This article describes national level development towards a Health in All Policies approach in Finland over the past four decades. In the early 1970s, improving public health became a political priority, and the need to influence key determinants of health through sectors beyond the health sector became evident. The work began with policy on nutrition, smoking and accident prevention. Intersectoral health policy was developed together with the World Health Organization (WHO). When Finland joined the European Union in 1995, some competencies were delegated to the EU which complicated national intersectoral work. The priority in the EU is economy, but the Constitution's requirement to protect health in all policies gives legal backing for including health consideration in the EU-level work. To promote that, Finland adopted 'Health in All Policies' (HiAP) as the health theme for its EU Presidency in 2006. The intersectoral work on health has developed from tackling single health problems, through large-scale programmes, further to systematic work based on legislation and permanent structures. In the 2000s, work at local level was strengthened by introducing more focused and tighter legislation and by providing expert support for implementation. Recently, emphasis has been on broad objectives and Governmental intersectoral programmes, and actors outside the administrative machinery. Great improvements in the population health have been gained over the past few decades. However, health inequalities across social groups have remained unacceptably large. Major decisions on economic policy with varying impacts by the social groups have been made without health impact assessment, or ignoring assessments conducted.
Lowe and Chan's proposal for the development of common work environment metrics is long overdue. The authors' healthy work environment (HWE) framework is evidence based and illustrates the relationships between HWEs and organizational-level outcomes in a succinct yet comprehensive manner. The challenges we face in implementing their framework are related not so much to a fear of change but to a willingness to engage with multiple stakeholders and levels of government in coordinating our efforts. To date, we have lacked, at the policy level, a belief that HWEs can reduce operating costs, improve human resource utilization and, ultimately, lead to higher-quality patient care. We need a framework that will allow us to compare organizational performance in the area of health human resources in the same manner as we compare organizational outcomes in other areas. Such comparisons would allow us to further our understanding of the relationships among care providers, workplaces and organizational outcomes.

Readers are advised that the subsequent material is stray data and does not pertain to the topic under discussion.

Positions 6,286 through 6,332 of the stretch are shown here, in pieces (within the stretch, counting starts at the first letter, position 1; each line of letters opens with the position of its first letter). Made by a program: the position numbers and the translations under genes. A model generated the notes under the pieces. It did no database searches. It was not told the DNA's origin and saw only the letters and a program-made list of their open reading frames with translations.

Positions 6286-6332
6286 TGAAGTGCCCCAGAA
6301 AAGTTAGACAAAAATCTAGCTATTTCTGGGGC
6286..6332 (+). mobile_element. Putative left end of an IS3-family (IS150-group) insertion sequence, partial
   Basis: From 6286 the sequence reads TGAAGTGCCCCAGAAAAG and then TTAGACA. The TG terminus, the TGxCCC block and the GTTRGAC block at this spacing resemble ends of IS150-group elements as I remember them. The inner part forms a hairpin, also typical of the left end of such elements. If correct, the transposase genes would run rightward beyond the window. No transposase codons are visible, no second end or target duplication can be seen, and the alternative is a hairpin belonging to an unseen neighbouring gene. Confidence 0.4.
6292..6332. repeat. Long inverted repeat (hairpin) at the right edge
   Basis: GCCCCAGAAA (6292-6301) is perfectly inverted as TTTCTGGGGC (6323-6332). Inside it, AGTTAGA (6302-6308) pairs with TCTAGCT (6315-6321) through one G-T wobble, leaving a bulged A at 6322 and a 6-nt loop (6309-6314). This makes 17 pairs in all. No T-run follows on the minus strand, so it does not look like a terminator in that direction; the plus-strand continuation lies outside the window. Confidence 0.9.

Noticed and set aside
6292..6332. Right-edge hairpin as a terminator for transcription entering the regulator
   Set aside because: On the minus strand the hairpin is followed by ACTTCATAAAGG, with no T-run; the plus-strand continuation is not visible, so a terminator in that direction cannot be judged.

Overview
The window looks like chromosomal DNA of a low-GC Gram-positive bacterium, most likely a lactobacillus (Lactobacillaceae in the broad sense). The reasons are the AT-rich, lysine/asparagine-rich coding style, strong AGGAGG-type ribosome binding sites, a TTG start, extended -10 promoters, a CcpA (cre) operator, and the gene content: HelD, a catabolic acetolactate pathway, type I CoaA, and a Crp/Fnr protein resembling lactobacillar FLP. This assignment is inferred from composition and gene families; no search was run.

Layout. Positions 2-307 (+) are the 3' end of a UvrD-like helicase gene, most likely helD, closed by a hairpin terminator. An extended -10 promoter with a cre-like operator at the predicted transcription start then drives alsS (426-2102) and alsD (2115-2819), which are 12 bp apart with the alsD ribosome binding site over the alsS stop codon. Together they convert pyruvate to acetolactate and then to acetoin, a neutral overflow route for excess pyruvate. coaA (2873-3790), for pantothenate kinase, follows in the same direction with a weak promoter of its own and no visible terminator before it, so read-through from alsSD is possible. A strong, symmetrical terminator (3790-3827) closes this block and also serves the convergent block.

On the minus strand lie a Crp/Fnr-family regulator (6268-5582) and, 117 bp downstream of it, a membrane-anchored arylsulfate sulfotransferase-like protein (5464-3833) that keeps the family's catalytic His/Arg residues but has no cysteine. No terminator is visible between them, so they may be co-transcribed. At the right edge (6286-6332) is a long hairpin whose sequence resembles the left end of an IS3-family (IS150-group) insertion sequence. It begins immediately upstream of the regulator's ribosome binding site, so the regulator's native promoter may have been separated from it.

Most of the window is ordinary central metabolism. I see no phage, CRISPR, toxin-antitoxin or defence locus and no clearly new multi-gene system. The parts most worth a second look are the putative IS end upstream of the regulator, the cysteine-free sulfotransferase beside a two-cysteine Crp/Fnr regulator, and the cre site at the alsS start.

The article presents the methodology to be applied to any class of disease, the socially dangerous illnesses included. The need in the organization of intersectoral coordination body to manage disease prevention activities and certification of disease prevention technologies is discussed. The necessity to implement the medical science achievements in the common public health practice is emphasized. The possibility to organize the intermediate structures contributing to surmount the gap between theory and practice is discussed. To actualize the principles of prevention and population dispanserization corresponding normative legal base, financing, political support of ruling political parties, sweeping implementation of historical experience and consideration of international experience in the field of prevention practice are needed.
Information is needed in all activities aiming at the development and improvement of working conditions. The information and communication technology has made it possible to have information available 24 h a day, 360 d a year. The administrative structures in various countries also call for more information steering at the workplace level. This means that more web-based and other materials for small enterprises are needed in all countries in order to improve safety and health of the workers. Four different approaches to improve workplace level activities are described here to provide models for others to modify them to their local conditions. The networking of small workplaces supports the development of their safety and thereby also their productivity and possibilities to offer jobs also in the future.